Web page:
My company is comprised mostly of women professionals which is rare — our leadership team is 80% women. Most of our team members are also very entrepreneurial, having either run companies in the past, or currently working on side hustles and hobbies while they’re at Accelity. I think the fact that we are all so entrepreneurial, yet still dedicated to growing Accelity, is very different from most businesses. Most marketing agencies hate when members of their team have “side hustles” and we totally support our team. As it should be!
Which tips would you recommend to your colleagues in your industry to help them to thrive and not “burn out”?
It’s easy to burn out when you work at an agency. There are a lot of clients to manage, and lots of competing priorities. I think the way you manage your own stress is the most important key to success…because when you have a handle on the way you act and react, you can stay calm in every situation. I talk to my team a lot about mental health, self-care, and managing our own wellness outside of work so we can bring our very best self to work.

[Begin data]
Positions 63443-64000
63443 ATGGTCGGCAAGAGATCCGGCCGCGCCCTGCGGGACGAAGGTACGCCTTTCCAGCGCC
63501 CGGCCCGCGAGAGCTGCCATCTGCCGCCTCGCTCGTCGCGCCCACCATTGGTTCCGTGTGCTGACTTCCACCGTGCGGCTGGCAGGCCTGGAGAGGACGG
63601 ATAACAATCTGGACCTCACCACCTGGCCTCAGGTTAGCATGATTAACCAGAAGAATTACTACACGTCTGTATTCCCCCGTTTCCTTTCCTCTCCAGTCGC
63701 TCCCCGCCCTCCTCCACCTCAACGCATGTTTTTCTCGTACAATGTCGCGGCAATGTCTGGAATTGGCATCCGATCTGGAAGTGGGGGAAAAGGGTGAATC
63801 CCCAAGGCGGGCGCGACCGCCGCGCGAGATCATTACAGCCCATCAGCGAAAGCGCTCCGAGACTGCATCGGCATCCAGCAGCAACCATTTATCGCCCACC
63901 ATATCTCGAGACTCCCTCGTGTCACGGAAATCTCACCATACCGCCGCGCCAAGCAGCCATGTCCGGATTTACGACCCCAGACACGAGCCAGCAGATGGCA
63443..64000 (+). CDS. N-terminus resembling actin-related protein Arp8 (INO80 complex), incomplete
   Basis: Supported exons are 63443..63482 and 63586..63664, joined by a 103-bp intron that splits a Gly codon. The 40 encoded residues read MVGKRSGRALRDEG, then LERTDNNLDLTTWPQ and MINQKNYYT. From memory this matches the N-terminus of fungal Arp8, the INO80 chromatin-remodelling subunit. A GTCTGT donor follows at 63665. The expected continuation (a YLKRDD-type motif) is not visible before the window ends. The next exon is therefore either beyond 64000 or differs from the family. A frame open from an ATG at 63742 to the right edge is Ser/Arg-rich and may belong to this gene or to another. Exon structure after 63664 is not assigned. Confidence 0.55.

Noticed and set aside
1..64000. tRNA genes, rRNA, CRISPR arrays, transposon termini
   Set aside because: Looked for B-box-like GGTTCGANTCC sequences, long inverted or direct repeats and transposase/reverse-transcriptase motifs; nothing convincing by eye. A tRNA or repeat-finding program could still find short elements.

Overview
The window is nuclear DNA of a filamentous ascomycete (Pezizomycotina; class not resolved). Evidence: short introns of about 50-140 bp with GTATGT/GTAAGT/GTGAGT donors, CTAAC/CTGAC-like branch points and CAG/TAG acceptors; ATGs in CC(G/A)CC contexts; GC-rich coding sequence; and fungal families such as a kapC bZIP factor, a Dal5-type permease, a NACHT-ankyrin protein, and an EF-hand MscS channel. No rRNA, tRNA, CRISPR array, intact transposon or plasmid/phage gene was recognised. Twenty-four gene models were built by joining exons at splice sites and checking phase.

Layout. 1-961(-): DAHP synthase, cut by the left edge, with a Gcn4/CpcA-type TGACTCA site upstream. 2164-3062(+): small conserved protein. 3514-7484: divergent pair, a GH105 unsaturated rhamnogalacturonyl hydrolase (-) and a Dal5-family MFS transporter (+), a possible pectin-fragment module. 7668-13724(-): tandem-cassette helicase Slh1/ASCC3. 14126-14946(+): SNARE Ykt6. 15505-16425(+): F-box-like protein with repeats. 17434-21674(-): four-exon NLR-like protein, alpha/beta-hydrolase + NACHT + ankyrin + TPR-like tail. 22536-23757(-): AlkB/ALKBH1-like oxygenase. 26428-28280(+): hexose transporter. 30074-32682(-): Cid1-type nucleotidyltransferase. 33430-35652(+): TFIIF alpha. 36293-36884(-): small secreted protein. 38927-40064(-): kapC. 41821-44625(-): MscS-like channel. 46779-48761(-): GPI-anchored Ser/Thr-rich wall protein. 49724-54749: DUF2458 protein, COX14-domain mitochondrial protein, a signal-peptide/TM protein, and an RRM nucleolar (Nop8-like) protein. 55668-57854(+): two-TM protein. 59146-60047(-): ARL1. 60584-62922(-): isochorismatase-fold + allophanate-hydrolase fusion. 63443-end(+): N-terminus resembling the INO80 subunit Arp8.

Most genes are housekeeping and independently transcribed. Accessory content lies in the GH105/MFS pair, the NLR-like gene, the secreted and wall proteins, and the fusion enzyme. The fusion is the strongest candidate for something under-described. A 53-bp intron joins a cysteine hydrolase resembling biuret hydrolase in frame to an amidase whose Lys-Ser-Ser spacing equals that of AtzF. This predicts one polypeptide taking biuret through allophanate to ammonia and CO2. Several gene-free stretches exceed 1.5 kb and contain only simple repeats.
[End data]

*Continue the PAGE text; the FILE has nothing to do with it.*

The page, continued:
None of us are able to achieve success without some help along the way. Is there a particular person who you are grateful towards who helped get you to where you are? Can you share a story?
I am very grateful for my business coach, who I’ve been working with for nearly 6 years. She’s actually a good friend of my stepmom’s, and I really didn’t want to meet her at first. I thought there was no way I needed a coach! Ha! I’m glad I met her and started working with her because she’s helped me take my ideas and structure them. Accountability is key when you’re building something, and she makes sure I follow through on all of the things I say I’ll do. As a solo founder, I need accountability more than anything.
How have you used your success to bring goodness to the world?